By Daniel Dupont
05 août 2020
Bird photography is one of the most demanding photographic genres. You will have to learn to control your equipment, the light, your environment, while your subjects (the birds!) do not listen to your instructions about where they should land to get the best lighting.
Here are some tips to improve your results and perfect your techniques.
Exposure is controlled by three settings: aperture, shutter speed, and ISO value. It sounds simple, but it is important to balance these three elements to get the right exposure.
The aperture controls the incidence of light, as well as the depth of field (the area of sharpness of the image). The larger the aperture (f/4), the shallower the depth of field. The closer the aperture is closed (f/22), the more depth of field you will get.
Personally, I shoot most of my photos at f/5.6. This gives me enough detail on the bird and the backgrounds are more discreet.
The shutter speed allows you to freeze the subject. I rarely use a shutter speed lower than 1/500 sec. to avoid blurred movement of myself or the subject. For birds in flight, I prefer a minimum speed of 1/1600 sec to be sure that the bird is completely motionless.
The ISO value helps to balance the other two parameters. With newer cameras, it is possible to select a high ISO value and not have too much noise in the pictures.
PRO TIP: No matter what camera you use, I recommend that you select the lowest ISO value in order to get a good combination of exposure. It is not necessary to have an ISO value of 2000 and a speed of 1/8000. You could have an ISO value of 500 and a speed of 1/2000, which will be sufficient even for a bird in flight.
Another choice that may seem difficult is the choice of exposure mode. It's important to know that your camera's light meter will adjust the reading to obtain medium gray which reflects 18% of the light. For example, if you photograph a white bird against a dark background, it will appear grayish if you don't apply exposure adjustment compensation.
If you are a beginner, you can choose the Program mode (P). You can set the ISO value and the camera will adjust the exposure. A good number of photos will be well exposed.
If you have some experience, you might choose between semi-automatic, shutter-priority or aperture-priority modes. In the semi-automatic mode, you set the shutter speed and ISO value, and then the camera will set the aperture. For the second one, you will set the aperture and ISO value, then the camera will adjust the shutter speed. More pictures will be properly exposed than with program mode, especially if you apply the right exposure corrections.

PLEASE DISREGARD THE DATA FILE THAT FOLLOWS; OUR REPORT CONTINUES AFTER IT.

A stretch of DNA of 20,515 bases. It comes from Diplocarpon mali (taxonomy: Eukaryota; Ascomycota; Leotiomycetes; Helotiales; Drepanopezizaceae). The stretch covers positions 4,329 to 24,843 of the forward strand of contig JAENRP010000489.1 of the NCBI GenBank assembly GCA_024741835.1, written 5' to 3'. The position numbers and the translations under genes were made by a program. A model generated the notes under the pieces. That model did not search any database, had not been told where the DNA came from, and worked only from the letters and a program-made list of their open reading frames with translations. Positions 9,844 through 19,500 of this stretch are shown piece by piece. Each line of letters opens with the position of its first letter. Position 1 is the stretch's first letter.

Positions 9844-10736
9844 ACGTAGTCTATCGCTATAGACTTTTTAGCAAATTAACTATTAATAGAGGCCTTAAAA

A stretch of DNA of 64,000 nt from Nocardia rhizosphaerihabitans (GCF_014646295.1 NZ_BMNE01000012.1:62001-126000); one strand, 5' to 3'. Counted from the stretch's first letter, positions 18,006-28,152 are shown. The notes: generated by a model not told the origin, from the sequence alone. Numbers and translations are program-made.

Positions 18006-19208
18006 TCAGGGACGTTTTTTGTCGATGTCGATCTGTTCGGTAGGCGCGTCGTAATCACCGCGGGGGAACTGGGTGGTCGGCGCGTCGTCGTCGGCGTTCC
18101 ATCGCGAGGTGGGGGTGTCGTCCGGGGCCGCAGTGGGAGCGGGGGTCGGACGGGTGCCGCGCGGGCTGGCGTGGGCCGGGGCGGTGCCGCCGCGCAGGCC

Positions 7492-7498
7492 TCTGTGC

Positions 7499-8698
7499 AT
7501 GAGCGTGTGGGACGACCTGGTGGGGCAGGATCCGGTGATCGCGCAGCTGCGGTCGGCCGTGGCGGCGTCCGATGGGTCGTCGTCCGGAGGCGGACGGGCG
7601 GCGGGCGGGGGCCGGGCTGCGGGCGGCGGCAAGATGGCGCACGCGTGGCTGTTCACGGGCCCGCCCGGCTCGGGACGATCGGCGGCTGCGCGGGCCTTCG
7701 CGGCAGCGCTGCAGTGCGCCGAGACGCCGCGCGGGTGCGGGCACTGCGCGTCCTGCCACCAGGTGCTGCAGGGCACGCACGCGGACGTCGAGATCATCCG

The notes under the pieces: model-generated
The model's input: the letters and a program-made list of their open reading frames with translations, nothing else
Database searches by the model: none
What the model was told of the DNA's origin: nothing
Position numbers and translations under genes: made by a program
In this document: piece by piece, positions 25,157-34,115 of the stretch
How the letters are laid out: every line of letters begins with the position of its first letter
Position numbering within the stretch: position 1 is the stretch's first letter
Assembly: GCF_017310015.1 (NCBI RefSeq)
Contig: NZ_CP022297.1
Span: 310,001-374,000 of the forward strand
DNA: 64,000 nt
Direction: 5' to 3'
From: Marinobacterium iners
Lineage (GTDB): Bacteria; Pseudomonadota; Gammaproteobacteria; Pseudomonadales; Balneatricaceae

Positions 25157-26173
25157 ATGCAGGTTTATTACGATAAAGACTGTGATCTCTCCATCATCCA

I've been using manual exposure mode for many years. It may seem more complex, but it gives a better rendering of the light. It is essential to verify the exposure by looking at the histogram (a small graph on the back screen of your camera).
It is necessary to carefully select the focus mode according to the shooting situation. For a still subject, use the single shot mode. For a moving subject, set it to Ai Servo or Continuous mode, depending on the brand of your camera.
PRO TIP: To capture a bird in flight, I recommend the manual exposure mode so that the light and color rendering is optimal.
If your lens allows it, select a focal range on your lens. Avoid the full position as this may slow down the focusing. Give preference to 10 meters to infinity or similar.
Be sure to aim for a minimum shutter speed of 1/1600 sec and an aperture of f/8 for a greater depth of field. Select the ISO value to balance the exposure.
To vary your framing and to make your presentations more dynamic, I recommend that you try to make close-ups when the situation allows it.
Photographing the action
What distinguishes good bird photography is the action and behaviour it depicts. Read up on them to learn about their behaviour, feeding, breeding, and singing. These will be the most satisfying photographs you take.
Read other blog entries by Daniel Dupont